When you invest in a spa, the last thing you want to consider is the potential complications that may be lingering on the horizon.
The truth is, when it comes to heated water that’s dependent on chemicals to maintain it, it’s inevitable that, at some point, you’ll experience them.
Don’t let this deter you from updating your backyard with a top-of-the-line hot tub. Most issues spas experience are easy to fix and even easier to avoid once you know how!
Being aware of the most common spa problems and solutions can make maintaining your hot tub simple, so you can lean back and enjoy the crystal-clear water anytime you like.
In this article, we’re going to make caring for your hot tub stress-free, helping you manage any common spa problem you might experience as you get to know your new spa.
Keep reading to discover the eight most common spa problems and solutions!
8 Common Spa Problems and Solutions
Discovering an issue with your hot tub is never pleasant. The good news is that most are easy to fix on your own and can be avoided by including a few extra steps in your regular hot tub maintenance routine.
The most common issues you’ll experience with your spa will likely be related to your water quality. Occasionally, however, you may also have spa problems that are caused by your hot tub parts.
In this guide, we’ll be covering the most common spa problems and solutions for both.
Common Water Issues
Water issues are the most common ones new hot tub owners experience, which simply means there’s a learning curve to better understanding how to care for your hot tub to best manage it.
Something worth noting is that all these problems can be the result of dirty filters. If any of these issues arise in your hot tub, check your filters and rinse them off if necessary to ensure they aren’t the culprit. Then continue with the other steps mentioned for each problem.
1. Foam on The Surface
Foam is generally caused by your water becoming oversaturated with organic matter. This matter is typically from:
- Body lotions
- Hair products
This can even be caused by lingering detergent on your bathing suit that wasn’t fully rinsed off in the wash.
Your sanitizer is not able to combat organic matter, so adding chlorine to your hot tub won’t solve this issue.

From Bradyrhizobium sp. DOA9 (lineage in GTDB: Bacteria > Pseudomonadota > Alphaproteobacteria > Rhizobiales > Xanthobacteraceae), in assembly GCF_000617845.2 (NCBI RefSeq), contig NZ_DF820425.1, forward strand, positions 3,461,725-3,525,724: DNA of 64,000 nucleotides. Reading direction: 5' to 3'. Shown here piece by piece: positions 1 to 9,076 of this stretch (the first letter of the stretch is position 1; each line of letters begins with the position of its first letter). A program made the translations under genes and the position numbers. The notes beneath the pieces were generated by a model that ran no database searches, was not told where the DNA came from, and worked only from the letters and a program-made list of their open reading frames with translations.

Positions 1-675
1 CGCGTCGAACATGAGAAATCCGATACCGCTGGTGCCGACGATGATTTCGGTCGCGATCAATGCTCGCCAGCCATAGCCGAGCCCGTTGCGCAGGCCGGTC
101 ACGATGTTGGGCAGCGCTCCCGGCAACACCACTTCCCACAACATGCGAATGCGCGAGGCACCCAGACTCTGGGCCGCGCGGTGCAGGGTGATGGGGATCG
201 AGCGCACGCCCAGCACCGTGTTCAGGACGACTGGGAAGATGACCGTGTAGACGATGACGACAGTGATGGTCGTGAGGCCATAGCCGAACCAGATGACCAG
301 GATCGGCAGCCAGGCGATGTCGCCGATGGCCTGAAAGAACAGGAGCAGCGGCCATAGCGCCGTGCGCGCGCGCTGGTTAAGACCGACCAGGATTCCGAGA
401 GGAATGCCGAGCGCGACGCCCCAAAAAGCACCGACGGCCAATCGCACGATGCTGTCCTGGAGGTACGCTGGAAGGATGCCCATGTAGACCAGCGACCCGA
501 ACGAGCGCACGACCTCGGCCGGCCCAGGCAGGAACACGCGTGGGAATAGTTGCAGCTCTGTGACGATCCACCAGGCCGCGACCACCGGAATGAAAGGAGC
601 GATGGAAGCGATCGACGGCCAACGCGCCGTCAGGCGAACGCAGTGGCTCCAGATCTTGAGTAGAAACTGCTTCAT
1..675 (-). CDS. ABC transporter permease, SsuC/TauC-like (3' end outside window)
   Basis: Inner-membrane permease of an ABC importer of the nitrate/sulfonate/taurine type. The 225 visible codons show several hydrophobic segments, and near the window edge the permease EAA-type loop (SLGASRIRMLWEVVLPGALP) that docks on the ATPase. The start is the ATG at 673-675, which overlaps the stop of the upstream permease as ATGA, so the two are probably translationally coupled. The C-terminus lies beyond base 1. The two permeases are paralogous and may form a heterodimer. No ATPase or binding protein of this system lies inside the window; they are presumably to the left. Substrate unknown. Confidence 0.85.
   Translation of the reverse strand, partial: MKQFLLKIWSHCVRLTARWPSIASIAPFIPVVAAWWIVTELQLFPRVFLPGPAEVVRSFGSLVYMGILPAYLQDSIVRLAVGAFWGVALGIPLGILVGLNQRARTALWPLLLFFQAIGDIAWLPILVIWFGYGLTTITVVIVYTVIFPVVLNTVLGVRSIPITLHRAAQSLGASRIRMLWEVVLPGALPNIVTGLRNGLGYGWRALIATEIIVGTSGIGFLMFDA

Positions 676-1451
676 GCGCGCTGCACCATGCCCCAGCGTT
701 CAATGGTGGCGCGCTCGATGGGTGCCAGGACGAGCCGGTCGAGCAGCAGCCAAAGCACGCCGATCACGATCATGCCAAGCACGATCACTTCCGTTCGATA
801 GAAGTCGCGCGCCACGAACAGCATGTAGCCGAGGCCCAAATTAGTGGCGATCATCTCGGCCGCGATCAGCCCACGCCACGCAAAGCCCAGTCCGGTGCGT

This is where an oxidizing shock treatment comes in.
Oxidizers help break up organic matter, making it easier for your sanitizer to clean your water. By adding a shock treatment, you should be able to combat your foam and bring your water back to its original crystal-clear state.
If this doesn’t work or the foam returns, simply drain your hot tub, clean the shell, and refill it.
2. Cloudy Water
If you’ve opened your hot tub only to discover you can no longer see the bottom of your spa through the murky water, you’ll need to treat the problem before you can enjoy your soak.
Cloudy water is caused by a build-up of bacteria in the water and signals that it’s out of balance.
This often means that treating your murky water is as simple as rebalancing your chemistry.
Before you can treat your water, you’ll need to test it to understand what’s out of balance.
Using your water test kit or a pH test strip that includes sanitizer levels, test your water. If your pH or alkalinity is out of balance, treat your water with your pH increaser or decreaser according to the instructions.
More often than not, your cloudy water will be from low sanitizer levels. As your sanitizer works to clean your water, its levels are depleted. If you missed your regular water treatment or had a sudden increase in hot tub use, your usual sanitizer amount may not be able to keep up.
Solving this is as simple as testing your water and adding chlorine to bring your levels back up.
3. Algae Blooms
If you ever lift the cover of your spa and see small green bundles floating around your water, you’ve officially developed algae!
Don’t worry; this is a common issue, especially among new hot tub owners, and it’s easy to treat.
Algae is a surefire sign your water chemistry has fallen out of balance. When an increase of contaminants enter your water, and your sanitizer levels dip below their threshold, the bacteria in your hot tub begin clumping together, forming algae blooms.
Treating algae blooms is done similarly to how you solve cloudy water.
- Test your water’s pH and sanitizer levels
- Rebalance your water
- Add sanitizer to bring your levels back into range
Your pH should always be between 7.2 and 7.8, while your alkaline levels should be within the range of 80-100 ppm (parts per million).
When it comes to your sanitizer, you should keep your chlorine levels between 2 and 4 ppm.
4. Foul Smelling Water
Nothing is more off-putting than being hit with a nasty odor after lifting the cover of your spa.
If your hot tub has developed a less than ideal smell, it’s likely that sanitizer levels are too low and will need to be brought back up.
However, if this smell rivals the suffocating chlorine smell of a public pool, that would signal that your chlorine levels are too high. This often occurs if you close the cover directly after treating your water.
As your treatment products clean your water, they release gas. If you close your cover, this gas is trapped between your cover and water, forcing it to reenter your hot tub and causing an unexpected rise in your sanitizer levels.
You can easily avoid this by leaving your cover off for 20 minutes after treating your water to allow the chemicals to “off-gas.”
To banish your smelly water, simply test your pH and sanitizer levels and treat them appropriately, as listed above, to bring them back within range.